Ultraprocessed foods (UPF) are widespread in Western diets. Their consumption has been associated in recent prospective studies with increased risks of all-cause mortality and chronic diseases such as cancer, cardiovascular diseases, hypertension, and dyslipidemia; however, data regarding diabetes are lacking.
..Consumption of UPF was associated with a higher risk of T2D (multi-adjusted hazard ratio [HR] for an absolute increment of 10 in the percentage of UPF in the diet, 1.15; 95% CI, 1.06-1.25; median follow-up, 6.0 years; 582 252 person-years; 821 incident cases). These results remained statistically significant after adjustment for several markers of the nutritional quality of the diet, for other metabolic comorbidities (HR, 1.13; 95% CI, 1.03-1.23), and for weight change (HR, 1.13; 95% CI, 1.01-1.27). The absolute amount of UPF consumption (grams per day) was consistently associated with T2D risk, even when adjusting for unprocessed or minimally processed food intake (HR for a 100 g/d increase, 1.05; 95% CI, 1.02-1.08).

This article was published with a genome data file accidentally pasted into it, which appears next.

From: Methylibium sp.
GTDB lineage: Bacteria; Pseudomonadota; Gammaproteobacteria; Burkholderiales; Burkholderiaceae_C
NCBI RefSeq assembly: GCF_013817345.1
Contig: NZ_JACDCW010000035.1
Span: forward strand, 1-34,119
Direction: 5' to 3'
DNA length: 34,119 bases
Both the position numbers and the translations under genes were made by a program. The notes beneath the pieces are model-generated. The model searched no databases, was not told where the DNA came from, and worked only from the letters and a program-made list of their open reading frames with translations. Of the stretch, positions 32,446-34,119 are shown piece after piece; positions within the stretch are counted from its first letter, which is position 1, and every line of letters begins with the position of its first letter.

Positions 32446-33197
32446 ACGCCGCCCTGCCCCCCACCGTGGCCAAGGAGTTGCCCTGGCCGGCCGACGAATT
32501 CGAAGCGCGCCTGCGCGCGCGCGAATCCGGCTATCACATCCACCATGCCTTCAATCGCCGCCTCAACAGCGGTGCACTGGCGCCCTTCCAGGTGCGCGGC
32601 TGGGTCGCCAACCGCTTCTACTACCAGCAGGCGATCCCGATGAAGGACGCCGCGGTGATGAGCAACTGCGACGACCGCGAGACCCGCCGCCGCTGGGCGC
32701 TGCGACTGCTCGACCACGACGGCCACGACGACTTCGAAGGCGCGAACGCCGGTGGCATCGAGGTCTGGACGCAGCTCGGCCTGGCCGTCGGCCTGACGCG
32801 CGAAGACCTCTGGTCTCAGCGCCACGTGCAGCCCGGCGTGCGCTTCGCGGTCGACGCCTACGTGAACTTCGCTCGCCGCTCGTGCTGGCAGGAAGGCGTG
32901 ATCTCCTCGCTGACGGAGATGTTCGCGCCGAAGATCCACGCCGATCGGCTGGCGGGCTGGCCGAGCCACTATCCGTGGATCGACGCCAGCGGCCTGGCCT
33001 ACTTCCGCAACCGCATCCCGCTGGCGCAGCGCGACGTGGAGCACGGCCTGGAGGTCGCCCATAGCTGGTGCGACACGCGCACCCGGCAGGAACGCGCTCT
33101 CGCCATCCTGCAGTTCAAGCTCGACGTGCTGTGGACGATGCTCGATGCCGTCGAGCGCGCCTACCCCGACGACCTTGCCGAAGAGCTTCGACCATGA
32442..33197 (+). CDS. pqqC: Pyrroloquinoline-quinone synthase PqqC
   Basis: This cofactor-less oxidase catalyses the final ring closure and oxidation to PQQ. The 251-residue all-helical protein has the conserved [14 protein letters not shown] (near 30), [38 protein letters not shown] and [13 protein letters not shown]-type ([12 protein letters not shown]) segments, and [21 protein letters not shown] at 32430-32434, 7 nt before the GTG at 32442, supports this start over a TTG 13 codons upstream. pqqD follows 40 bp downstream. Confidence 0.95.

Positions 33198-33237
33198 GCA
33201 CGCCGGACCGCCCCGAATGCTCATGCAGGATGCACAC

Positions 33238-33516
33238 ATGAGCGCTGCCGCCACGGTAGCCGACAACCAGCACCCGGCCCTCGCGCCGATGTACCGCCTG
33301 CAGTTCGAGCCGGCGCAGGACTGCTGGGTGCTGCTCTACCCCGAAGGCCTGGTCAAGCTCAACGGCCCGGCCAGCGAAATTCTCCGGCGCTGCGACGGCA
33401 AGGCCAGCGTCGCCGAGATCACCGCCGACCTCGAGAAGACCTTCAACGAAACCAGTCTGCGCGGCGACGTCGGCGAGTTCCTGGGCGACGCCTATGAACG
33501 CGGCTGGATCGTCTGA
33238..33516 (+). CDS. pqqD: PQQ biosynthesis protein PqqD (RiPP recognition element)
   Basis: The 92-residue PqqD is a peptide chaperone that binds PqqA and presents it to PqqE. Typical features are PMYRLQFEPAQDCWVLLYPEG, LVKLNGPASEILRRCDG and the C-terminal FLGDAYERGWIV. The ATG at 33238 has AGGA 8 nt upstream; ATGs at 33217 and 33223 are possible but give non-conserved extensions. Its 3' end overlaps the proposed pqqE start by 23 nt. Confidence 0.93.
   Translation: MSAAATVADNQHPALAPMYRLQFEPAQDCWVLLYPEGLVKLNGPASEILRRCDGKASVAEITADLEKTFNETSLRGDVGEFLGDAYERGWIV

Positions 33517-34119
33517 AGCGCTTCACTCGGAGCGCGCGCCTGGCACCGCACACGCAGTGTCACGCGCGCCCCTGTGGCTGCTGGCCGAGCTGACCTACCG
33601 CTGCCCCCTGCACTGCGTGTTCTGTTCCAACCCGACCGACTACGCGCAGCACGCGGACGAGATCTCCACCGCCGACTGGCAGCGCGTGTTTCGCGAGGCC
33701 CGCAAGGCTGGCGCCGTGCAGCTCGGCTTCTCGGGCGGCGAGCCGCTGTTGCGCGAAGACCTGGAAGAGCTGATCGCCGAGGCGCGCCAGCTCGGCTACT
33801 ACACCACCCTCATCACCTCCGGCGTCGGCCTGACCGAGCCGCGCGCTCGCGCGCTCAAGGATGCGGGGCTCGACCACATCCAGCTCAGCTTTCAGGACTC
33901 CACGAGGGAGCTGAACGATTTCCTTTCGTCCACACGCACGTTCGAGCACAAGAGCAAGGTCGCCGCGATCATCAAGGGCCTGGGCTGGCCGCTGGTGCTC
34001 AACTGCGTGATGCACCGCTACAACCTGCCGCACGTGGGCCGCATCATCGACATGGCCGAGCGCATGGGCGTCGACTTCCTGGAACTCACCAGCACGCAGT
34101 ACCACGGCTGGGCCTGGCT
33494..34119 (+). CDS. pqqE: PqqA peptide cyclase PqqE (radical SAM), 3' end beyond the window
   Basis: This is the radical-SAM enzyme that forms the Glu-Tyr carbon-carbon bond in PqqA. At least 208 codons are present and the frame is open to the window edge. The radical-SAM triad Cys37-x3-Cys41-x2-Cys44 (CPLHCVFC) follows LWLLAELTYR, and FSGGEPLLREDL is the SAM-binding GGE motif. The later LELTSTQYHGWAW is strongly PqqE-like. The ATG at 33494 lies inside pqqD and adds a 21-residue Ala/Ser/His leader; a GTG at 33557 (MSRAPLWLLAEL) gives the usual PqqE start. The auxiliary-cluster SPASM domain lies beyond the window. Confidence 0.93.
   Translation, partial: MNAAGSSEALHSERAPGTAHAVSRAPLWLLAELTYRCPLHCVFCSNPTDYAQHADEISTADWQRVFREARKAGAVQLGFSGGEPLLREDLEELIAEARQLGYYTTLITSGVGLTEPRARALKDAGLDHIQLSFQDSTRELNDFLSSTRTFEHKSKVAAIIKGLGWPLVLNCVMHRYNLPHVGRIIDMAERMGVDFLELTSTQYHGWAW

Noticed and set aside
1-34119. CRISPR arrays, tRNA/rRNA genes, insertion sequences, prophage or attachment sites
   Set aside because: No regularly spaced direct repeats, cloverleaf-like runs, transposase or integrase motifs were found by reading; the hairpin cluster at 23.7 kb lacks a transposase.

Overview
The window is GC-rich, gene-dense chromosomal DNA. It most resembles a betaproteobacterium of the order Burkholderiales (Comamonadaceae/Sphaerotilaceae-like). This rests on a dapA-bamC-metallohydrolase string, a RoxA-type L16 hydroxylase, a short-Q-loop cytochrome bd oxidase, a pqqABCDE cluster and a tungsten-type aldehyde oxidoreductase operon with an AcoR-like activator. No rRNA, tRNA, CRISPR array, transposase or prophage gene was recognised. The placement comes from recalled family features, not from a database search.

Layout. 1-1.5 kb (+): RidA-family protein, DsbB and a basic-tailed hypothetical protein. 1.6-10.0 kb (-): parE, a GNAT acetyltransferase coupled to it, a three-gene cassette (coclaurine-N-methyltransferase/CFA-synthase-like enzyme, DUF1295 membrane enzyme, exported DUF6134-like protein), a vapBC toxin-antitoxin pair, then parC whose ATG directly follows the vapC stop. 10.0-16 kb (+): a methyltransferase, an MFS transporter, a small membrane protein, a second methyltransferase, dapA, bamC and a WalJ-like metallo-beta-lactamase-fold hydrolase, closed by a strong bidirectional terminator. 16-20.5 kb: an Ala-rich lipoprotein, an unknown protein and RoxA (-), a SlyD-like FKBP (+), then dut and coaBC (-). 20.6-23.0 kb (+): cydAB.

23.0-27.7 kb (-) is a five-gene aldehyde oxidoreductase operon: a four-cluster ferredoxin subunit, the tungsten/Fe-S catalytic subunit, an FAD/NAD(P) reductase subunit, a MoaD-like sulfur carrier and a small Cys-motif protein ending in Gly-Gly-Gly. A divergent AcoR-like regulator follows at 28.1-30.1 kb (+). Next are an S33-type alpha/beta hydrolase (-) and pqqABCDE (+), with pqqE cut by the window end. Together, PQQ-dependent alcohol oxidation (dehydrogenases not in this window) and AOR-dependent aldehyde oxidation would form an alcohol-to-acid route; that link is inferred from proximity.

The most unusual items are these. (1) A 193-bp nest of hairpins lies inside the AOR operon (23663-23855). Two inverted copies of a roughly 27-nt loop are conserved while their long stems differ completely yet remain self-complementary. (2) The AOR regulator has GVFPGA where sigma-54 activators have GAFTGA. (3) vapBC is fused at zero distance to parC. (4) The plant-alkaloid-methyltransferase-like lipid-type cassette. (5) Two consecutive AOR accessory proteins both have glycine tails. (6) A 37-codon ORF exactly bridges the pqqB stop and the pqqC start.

Conclusions and Relevance In this large observational prospective study, a higher proportion of UPF in the diet was associated with a higher risk of T2D. Even though these results need to be confirmed in other populations and settings, they provide evidence to support efforts by public health authorities to recommend limiting UPF consumption.